China Change, October 31, 2018 This is part of China Change’s new interview series that seeks to understand the effort of civil society in bringing change to China over the past 30 years. The interview was conducted in June 2018 by Yaxue Cao, editor of this website, at Professor Xu Youyu’s home in Flushing, New York City. — The Editors Yaxue Cao (YC): Professor Xu, would you mind first introducing yourself to our readers? Xu Youyu (XY): My name is Xu Youyu (徐友渔); I was born in Chengdu, Sichuan Province, in 1947. I was in the graduating class at the Chengdu No. 1 Secondary School in 1966 when the Cultural Revolution erupted — right when I was enrolling for the national college entrance […]
A continued call on behalf of Liu Xia (China Change Exclusive) Liao Yiwu, Chinese writer in exile, June 1, 2018 Dear friends, I am hereby once again publicizing a portion of a conversation with Liu Xia (劉霞), this time on May 25, 2018. The recording runs 21 minutes; I have excerpted the final 8 minutes. Liu Xia said: “Loving Liu Xiaobo is a crime, for which I’ve received a life sentence.” This is enough to make one burn with rage. Since when did love become a crime? When Xi Jinping’s father was labeled an anti-CCP element and jailed by Mao Zedong during the Cultural Revolution, his mother didn’t abandon him, and nor did she get locked up for years like Liu Xia […]
Wu Qiang, June 30, 2017 These actions show that Liu Xiaobo is not only a hardworking dissident author, but also a leader and organizer of political opposition. His superb leadership ability and political acumen allowed him to establish, during the course of the first decade of the 21st century, in a strict authoritarian environment, a movement that inherited the spirit of the Tiananmen democracy movement, an organizational network, and a nationwide opposition platform. In each instance he changed the pessimistic attitude people had toward the political “circumstances,” and helped Chinese citizens stop waiting around and watching from the sidelines, instead inspiring them to actively work for change themselves. — Wu Qiang The news of Liu Xiaobo’s (刘晓波) terminal liver cancer emerged over […]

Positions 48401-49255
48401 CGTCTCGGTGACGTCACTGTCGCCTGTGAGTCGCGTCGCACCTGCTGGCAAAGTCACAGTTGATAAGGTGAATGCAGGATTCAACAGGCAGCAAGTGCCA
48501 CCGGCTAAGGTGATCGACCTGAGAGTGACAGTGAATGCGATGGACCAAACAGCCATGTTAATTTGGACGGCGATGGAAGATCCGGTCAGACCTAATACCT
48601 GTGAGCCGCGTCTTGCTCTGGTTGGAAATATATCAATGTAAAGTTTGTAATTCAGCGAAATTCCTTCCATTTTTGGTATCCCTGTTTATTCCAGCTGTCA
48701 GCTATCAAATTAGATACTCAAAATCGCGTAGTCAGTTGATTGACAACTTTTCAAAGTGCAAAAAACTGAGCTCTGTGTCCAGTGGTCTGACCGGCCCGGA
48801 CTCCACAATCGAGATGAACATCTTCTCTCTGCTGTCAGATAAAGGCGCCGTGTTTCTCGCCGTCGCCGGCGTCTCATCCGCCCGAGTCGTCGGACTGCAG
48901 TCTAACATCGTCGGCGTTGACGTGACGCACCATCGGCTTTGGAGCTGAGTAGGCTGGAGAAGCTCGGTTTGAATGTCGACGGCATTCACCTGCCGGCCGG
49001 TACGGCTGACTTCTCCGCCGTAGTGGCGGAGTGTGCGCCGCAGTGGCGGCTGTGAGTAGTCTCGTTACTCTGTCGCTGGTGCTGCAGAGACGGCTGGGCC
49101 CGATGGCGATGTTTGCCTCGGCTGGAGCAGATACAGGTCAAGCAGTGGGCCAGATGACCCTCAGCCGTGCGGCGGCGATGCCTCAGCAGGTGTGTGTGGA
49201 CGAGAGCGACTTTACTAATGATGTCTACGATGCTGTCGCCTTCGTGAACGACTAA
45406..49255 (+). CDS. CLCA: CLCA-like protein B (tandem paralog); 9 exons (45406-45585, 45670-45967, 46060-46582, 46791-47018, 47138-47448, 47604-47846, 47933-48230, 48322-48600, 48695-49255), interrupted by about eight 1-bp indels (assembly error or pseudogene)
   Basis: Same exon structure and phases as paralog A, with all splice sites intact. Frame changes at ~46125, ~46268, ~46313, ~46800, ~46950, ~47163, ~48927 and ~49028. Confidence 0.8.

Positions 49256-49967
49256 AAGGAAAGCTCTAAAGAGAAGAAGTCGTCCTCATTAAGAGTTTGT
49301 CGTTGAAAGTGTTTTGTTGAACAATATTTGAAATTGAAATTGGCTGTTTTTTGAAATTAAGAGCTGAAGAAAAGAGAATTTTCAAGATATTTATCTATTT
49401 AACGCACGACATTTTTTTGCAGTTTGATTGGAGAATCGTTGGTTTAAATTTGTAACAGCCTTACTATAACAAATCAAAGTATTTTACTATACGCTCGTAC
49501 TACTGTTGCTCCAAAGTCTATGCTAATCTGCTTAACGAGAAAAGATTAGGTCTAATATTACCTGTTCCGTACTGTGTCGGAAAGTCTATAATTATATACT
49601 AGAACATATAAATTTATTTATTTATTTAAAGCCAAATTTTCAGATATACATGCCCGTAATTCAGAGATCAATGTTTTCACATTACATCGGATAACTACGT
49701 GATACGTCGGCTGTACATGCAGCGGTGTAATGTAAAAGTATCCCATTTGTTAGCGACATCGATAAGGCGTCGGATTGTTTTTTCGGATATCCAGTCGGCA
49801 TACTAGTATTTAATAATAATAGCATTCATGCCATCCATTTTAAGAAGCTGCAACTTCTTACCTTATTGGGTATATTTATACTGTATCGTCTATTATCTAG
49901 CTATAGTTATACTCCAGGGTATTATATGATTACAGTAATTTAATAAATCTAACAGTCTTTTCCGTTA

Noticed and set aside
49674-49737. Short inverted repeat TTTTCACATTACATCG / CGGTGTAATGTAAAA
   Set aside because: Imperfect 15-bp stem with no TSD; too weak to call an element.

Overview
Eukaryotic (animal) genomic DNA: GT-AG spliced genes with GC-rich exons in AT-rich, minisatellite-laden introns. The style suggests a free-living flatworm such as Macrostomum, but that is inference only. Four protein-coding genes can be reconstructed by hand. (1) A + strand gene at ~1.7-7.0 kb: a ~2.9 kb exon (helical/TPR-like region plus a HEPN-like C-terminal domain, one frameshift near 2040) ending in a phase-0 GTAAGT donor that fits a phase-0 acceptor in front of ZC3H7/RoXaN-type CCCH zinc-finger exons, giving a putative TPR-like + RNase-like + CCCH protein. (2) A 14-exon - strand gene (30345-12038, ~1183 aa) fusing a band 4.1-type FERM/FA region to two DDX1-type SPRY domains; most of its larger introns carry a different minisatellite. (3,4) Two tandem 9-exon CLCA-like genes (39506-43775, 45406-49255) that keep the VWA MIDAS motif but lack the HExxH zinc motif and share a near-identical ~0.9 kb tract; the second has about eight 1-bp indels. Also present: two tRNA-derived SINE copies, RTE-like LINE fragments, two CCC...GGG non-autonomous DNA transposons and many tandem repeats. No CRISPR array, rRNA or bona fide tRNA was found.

By Xu Youyu, published: May 13, 2014 Like the vast majority of Chinese people, I don’t like to deal with the police. When the police come to your door, it always means something unusual or inauspicious has occurred. That’s why the police always say, “Nothing’s wrong with you? If there’s nothing wrong with you, why are we here?” In truth, the Chinese have long cultivated the habits of obedient citizens, and when the police appear, they believe something unlawful must have taken place. Whether in uniform or plainclothes, police officers symbolize a mysterious power. Omniscient and omnipotent, they can twiddle the common man in the palms of their hands. The police are a fearsome element in daily life; their arrival suggests impending disaster […]
This week China was on holiday, and millions of people spent it traveling. On Oct. 1st alone, the start of the break for National Day, nearly 9 million people climbed aboard China’s busy trains. Thousands of mainland tourists visited Taiwan, with a few taking advantage of the newly relaxed restrictions that allow for travelling as an individual instead of in a group. Both governments hope that it will help to ease tensions between the two sides, but Taiwanese locals aren’t always so impressed by their mainland visitors. Despite the holiday, Xinhua (a state media company) did not miss the chance to point out the flaws in American democracy as Occupy Wall Street protests grew. In a single week Xinhua published more than 25 stories about […]
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